Just because your development team tells you things are ready, be sure to check yourself in Ads Manager.
Confirm that the frequency and timing of events reported for a given event matches what you normally see in Google Analytics or other tracking systems you use. For example, if an email newsletter signup pixel event has been fired 100 times in the past 30 days, but you know you've acquired 5,000 newsletter signups in that time, something is amiss.
If you want to optimize for website and app events, Facebook needs each event to fire at least 500 times in the past 30 days in order to run effective ads. Facebook actually recommends reaching 10,000+ occurrences for an event per month for the best results.
If one of your events has fewer than 500 occurrences in the past 30 days, you'll need to collect more data before optimizing for that event. If you don't have enough events yet, don't worry — try optimizing for a more general goal, like Page Views or Traffic until you reach the 500 mark.
Here's Facebook's guide on minimum events needed for conversion optimization.
There's no “one” best audience, but be sure you're in the right ballpark. Your ability to reach a receptive audience can make or break campaign performance.
First come up with 3-5 target audience segments. If you’re looking for some inspiration, check out the PRIZM segments defined by data provider, Claritas — e.g. “Young Digerati” and “Beltway Boomers”. Segmentation will help you craft target audiences.
Next consider your audience behaviors, perspectives, and user journeys to flesh out personas. Personas can cut across segments, and keeping personas in mind will help you refine audience creation and craft more compelling messages.
You want to walk away from this exercise thinking, “I know my audience.” The following excerpt from an interview with the communications team at Sunrun is a concise example of knowing your audience:
In South Carolina we'll focus on words like freedom and control and independence...whereas in California we focus more on the environment and clean energy....I might send an [image of an] eagle and an American flag to South Carolina, and I might send a bouquet of flowers with sunshine behind it in California. - Andy Newbold, Sunrun
Once you know who you want to target, you’ll need to create a Facebook custom audience (uses 1st party data), saved audience (uses Facebook data), or lookalike audience (uses Facebook data, built on top of either a custom or saved audience).
For Engagement and Traffic goals, use a broader audience of 1-10 million people. Here are some examples:
For Website or App Event goals, experiment with targeting both broad audiences (like noted above) and more targeted audiences such as:
Trying many variations of your Facebook and Instagram ads is an easy way to quickly improve performance. Teams from TechCrunch to Travelzoo find that social A/B tests improve ad engagement and conversions by 20% to 100% while also significantly reducing costs. Here are a examples of Facebook and Instagram A/B tests run by Clique Brands:
A Facebook and Instagram A/B test involves taking a piece of content and uploading different variations of text, images or even video cuts to test against a particular audience. We recommend using 6-12 meaningfully different ad variations per ad set. Here’s a short video guide to testing best practices:
You can spend as much as you want, but be sure to at least meet the minimum budget requirements. There are technical minimums and recommended minimums.
Facebook and Instagram technical minimums vary by ad type, bid strategy, and currency — here’s the Facebook minimum budget guide.
Here are recommended minimums per Ad Set:
(a) $50 x total campaign days (e.g. $50 x 5 days = $250), or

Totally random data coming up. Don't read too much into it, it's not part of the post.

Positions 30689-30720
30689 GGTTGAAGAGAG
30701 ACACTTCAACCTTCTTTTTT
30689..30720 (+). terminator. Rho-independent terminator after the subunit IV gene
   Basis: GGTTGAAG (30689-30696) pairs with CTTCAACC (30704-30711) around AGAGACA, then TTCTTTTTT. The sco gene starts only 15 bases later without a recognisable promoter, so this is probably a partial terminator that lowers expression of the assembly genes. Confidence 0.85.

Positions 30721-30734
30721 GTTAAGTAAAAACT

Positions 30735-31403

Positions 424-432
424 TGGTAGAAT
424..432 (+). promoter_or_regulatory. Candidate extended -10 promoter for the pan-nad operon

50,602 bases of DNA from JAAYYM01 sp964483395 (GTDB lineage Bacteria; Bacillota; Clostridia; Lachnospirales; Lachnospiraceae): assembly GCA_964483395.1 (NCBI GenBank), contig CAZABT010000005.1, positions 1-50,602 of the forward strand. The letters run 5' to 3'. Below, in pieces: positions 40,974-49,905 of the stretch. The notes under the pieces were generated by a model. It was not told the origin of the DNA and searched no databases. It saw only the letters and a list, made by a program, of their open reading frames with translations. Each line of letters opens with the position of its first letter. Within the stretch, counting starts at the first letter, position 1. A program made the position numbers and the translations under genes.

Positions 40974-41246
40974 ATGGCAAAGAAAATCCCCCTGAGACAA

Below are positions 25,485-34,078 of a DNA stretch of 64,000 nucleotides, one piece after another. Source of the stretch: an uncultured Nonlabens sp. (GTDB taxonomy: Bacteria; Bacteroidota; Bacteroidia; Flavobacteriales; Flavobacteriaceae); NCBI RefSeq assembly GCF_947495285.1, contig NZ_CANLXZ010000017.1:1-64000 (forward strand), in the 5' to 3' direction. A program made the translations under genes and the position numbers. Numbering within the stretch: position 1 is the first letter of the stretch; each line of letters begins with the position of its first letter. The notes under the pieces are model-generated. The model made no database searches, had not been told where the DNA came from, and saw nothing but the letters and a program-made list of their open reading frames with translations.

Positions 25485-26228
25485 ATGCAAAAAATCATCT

(b) the event value x 100 (e.g. $2 per newsletter signup x 100 = $200)
Why the event value x 100? It takes Facebook about 50 events to learn how to optimize for that event. Doubling that to 100 ensures you have a decent baseline of what strong performance can look like.
Multiply the minimums above by the number of concurrently running ad sets and total days your ads will run. For example, if you want to run 10 ad sets in 1 campaign for 5 days, and you’re optimizing for low cost events, set a minimum daily budget of $200 or lifetime budget of $1,000.
Each Ad Set targets one audience, but within a campaign you can target many audiences. It’s generally fine if you target the same or similar audiences across many ad sets if the audience sizes, budget, and target event volume are relatively balanced. Here are two examples to illustrate this concept of balance and performance risk:
If your budget is large relative to your audience size and goal you may compete against yourself, increasing costs. As an extreme example, you may see low performance if you have 2 concurrently running Facebook ad sets or campaigns where:
On the opposite end, here’s an example of where you are unlikely to see audience overlap issues — you have 2 concurrently running Facebook ad sets or campaigns where:
Keep in mind that even if your audiences overlap there may be effectively no performance risk. As illustrated above, performance risk depends on the relative balance between audience size, budget size, and ad goal. If you structure balanced campaigns, you can, as they say when leaving Brooklyn — “Fuhgeddaboudit”
If you're concerned about audience overlap, check out Facebook’s Audience Overlap tool (example below).
You'll typically improve ad event conversion rates and reduce costs by letting your campaign run longer. 5-10 days is a good run time for budgets of high hundreds to thousands of dollars. 2-3 days can work well for smaller budgets.
We don’t recommend running ads for less than 24 hours — Facebook usually takes at least 12 hours to simply start ramping up distribution.
If you pair a large budget with a short run time, spend will be less efficient because you didn't give Facebook much time to optimize bid time or targeting.
Audience size is important to factor into run time too. The recommended times above will work well for audiences that are at least 100,000 people, but for small audience sizes you may need to double the run time. Keep in mind that not only do all the people you want to target need to not only visit Facebook or Instagram, but also there needs to be sufficient ad inventory for your ads to be seen by those people.
There are a few recurring themes in this post: plan well, configure ads properly, know your audience, and experiment.
If you follow these recommendations, you'll be well ahead of most advertisers. Cheers!
This guide was written by Patrick Costello, Naytev's Chief Strategy Officer. If you're interested in using Naytev's advanced social media management and optimization, click here to sign up for a free 14 day trial.